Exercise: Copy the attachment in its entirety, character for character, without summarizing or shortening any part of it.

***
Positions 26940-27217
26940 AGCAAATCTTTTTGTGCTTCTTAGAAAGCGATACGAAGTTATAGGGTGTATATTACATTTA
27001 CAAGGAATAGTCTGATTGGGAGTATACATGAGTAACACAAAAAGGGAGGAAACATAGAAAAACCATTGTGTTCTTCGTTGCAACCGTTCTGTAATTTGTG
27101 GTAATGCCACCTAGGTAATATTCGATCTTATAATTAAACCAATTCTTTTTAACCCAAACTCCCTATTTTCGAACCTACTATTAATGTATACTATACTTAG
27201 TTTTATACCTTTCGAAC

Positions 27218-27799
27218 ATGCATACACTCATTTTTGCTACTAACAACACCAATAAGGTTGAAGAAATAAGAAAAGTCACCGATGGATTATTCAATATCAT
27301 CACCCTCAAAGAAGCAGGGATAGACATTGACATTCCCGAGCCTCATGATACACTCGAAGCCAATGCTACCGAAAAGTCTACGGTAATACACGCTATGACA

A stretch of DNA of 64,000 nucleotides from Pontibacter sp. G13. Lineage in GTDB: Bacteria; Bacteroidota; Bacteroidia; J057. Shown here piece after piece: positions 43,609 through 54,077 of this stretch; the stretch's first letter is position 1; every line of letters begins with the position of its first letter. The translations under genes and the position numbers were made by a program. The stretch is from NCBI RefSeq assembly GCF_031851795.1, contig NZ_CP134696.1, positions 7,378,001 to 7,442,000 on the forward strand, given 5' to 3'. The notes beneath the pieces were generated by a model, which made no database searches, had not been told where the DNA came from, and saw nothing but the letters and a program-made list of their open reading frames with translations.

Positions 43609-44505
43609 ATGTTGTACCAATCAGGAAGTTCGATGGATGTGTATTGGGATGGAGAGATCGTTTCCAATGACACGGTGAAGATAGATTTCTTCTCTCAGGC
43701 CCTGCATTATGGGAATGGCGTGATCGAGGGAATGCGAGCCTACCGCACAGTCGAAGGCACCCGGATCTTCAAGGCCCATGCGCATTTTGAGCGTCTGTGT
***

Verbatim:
Positions 26940-27217
26940 AGCAAATCTTTTTGTGCTTCTTAGAAAGCGATACGAAGTTATAGGGTGTATATTACATTTA
27001 CAAGGAATAGTCTGATTGGGAGTATACATGAGTAACACAAAAAGGGAGGAAACATAGAAAAACCATTGTGTTCTTCGTTGCAACCGTTCTGTAATTTGTG
27101 GTAATGCCACCTAGGTAATATTCGATCTTATAATTAAACCAATTCTTTTTAACCCAAACTCCCTATTTTCGAACCTACTATTAATGTATACTATACTTAG
27201 TTTTATACCTTTCGAAC

Positions 27218-27799
27218 ATGCATACACTCATTTTTGCTACTAACAACACCAATAAGGTTGAAGAAATAAGAAAAGTCACCGATGGATTATTCAATATCAT
27301 CACCCTCAAAGAAGCAGGGATAGACATTGACATTCCCGAGCCTCATGATACACTCGAAGCCAATGCTACCGAAAAGTCTACGGTAATACACGCTATGACA

A stretch of DNA of 64,000 nucleotides from Pontibacter sp. G13. Lineage in GTDB: Bacteria; Bacteroidota; Bacteroidia; J057. Shown here piece after piece: positions 43,609 through 54,077 of this stretch; the stretch's first letter is position 1; every line of letters begins with the position of its first letter. The translations under genes and the position numbers were made by a program. The stretch is from NCBI RefSeq assembly GCF_031851795.1, contig NZ_CP134696.1, positions 7,378,001 to 7,442,000 on the forward strand, given 5' to 3'. The notes beneath the pieces were generated by a model, which made no database searches, had not been told where the DNA came from, and saw nothing but the letters and a program-made list of their open reading frames with translations.

Positions 43609-44505
43609 ATGTTGTACCAATCAGGAAGTTCGATGGATGTGTATTGGGATGGAGAGATCGTTTCCAATGACACGGTGAAGATAGATTTCTTCTCTCAGGC
43701 CCTGCATTATGGGAATGGCGTGATCGAGGGAATGCGAGCCTACCGCACAGTCGAAGGCACCCGGATCTTCAAGGCCCATGCGCATTTTGAGCGTCTGTGT